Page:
*Over 91,000 life years are lost each year in the US due to congenital heart disease as die from all forms of childhood cancer

*Funding for congenital heart disease research is 5 times less than funding for pediatric cancer research


Because there was virtually nothing to read for families going through what we went through, I am including some information that may be useful. This includes books, publications, resources and general information. Please ask your health care providers and social workers for any up dated help or ideas. These are just to get you started.

I have personally read these books and can recommend them. They should help you have a better insight into your situation.


Gerri Freid Kramer and Shari Maurer
The Parent's Guide to Children's Congenital Heart Defects, What they are, How to Treat Them, How to Cope with Them

Change Of Heart: Review

Every Second Counts: The Race to Transplant the First Human Heart

Dowie, Mark
We Have a Donor

The Bold New World of Organ Transplanting

Gutkind, Lee
The World of Organ transplantation
Many Sleepless Nights

This book is rather complicated but gives an over all background of transplantation in general. This is not a book for easy reading or for those just receiving a transplant.

Finn, Robert
Organ Transplants
This book is a general overall guide to the world of transplantation. It shares people's different experiences with their different organ transplants.

Frist, William H., M.D.
Transplant, A heart surgeon's account of the life and death dramas of the new medicine
This book I highly recommend because it is a warm, easy reading book. It also gives a lot of information and the general process of transplantation.

Grizzard, Lewis
I Took a Lickin' and Kept on Tickin'
This is Lewis Grizzard humorous way of sharing his experiences with heart trouble. He shares why anyone with heart trouble should take care of themselves. He also takes a humorous look at hospitals and medical personal. Sometimes very much needed.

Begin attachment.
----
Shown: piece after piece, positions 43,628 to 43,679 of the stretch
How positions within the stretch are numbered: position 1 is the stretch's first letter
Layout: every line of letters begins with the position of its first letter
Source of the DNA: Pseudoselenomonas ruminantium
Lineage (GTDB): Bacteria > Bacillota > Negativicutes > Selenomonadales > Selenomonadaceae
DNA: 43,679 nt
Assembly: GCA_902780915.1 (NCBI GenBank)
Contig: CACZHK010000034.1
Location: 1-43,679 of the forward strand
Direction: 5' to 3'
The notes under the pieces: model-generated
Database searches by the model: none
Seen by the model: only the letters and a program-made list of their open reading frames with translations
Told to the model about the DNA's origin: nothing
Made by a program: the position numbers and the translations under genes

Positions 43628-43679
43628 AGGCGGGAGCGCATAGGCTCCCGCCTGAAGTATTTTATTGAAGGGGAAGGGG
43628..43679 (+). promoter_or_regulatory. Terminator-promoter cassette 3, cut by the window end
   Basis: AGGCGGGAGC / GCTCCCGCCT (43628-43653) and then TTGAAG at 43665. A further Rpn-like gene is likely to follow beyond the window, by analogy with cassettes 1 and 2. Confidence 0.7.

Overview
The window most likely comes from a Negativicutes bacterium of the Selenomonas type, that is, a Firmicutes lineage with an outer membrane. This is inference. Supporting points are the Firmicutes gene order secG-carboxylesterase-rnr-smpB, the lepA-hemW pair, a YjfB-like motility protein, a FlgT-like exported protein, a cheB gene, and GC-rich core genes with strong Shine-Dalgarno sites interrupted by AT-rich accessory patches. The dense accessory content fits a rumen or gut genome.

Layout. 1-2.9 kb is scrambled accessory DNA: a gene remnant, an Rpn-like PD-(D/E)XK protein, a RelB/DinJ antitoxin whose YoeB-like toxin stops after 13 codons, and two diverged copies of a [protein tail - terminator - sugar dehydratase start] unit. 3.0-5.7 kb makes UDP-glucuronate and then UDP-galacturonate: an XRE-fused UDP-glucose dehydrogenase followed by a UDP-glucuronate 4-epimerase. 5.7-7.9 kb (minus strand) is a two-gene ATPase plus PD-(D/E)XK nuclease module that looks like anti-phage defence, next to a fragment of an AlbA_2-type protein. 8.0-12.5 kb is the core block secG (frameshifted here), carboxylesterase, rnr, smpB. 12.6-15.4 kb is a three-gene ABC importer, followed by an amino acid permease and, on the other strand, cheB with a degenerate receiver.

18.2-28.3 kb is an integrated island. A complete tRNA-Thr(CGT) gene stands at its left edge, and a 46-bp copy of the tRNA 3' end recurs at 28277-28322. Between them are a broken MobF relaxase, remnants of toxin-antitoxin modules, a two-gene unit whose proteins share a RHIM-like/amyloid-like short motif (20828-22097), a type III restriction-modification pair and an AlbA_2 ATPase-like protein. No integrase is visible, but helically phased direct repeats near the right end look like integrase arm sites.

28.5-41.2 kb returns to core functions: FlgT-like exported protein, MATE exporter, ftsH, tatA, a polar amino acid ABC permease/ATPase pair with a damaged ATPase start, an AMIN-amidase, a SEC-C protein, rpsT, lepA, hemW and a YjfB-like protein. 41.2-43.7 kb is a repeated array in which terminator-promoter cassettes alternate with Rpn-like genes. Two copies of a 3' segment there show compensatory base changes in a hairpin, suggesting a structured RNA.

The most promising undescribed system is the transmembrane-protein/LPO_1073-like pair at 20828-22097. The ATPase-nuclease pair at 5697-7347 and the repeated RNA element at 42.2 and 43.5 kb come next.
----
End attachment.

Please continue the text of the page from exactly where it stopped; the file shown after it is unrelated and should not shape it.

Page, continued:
Hansel, Tim
You Gotta Keep Dancin' In the Midst of Life's Hurts, You Can Choose Joy!
This book is about a young man who has major physical problems but chooses not to dwell on them, but on what he can do for others and how to best live his life. If you are feeling down this could be an up lifting read.

Berends, Polly
Whole Child/Whole Parent: A spiritual and practical guide to parenthood

Briggs, Dorothy C.
Your Child's Self-Esteem: The key to his life

Kusher, Harold S.
When Bad Things Happen to Good People

Powell, Thomas and Ogle, Peggy
Brother and Sisters: A special part of exceptional families

Fund Raising Groups:

COTA Children's Organ Transplant Association
2501 West COTA Drive
Bloomington, IN 47401
(800) 366-2682

National Heart Assist And Transplant Fund
150 N. Radnor Chester Road, Suite F-120
Radnor, PA 19087
(808) 642-8399

National Foundation for Transplants
5350 Polar Avenue, Suite 430
Memphis, TN 38119
(800) 489-3863

NORD National Organization of Rare Disorders
55 Kenosia
PO Box 1968
Danbury, CT 06813
(203) 744-0100

Helpful Resource Groups:

Federation for Children with Special Needs
1135 Tremont Street, Suite 420
Boston, MS   02120
(800) 331-0688

The Starlight Starbright Children's Foundation
5757 Wilshire Boulevard, Suite M100
Los Angeles, CA 90036
(310) 479-1212

Roche Pharmaceuticals
340 Kingsland Street
Nutley, New jersey 07110
(973) 235-5000
Free transplant library
They have numerous resources for learning about transplants including videos, books and booklets


Free Reading Resources:

Parents helping Parents, Inc.
3041 Olcott Street
Santa Clara, CA 95054                   

Patient Rights

  1. Receive considerate and respectful care.
  2. Obtain complete information on illness and treatment.
  3. Participate in treatment decisions.
  4. Give informed consent.
  5. Refuse any treatment.
  6. Receive reasonable medical care and skill.
  7. Wait only a reasonable amount of time.
  8. Have your records kept confidential.
  9. Get copies of requested records.
  10. Have an advocate with you.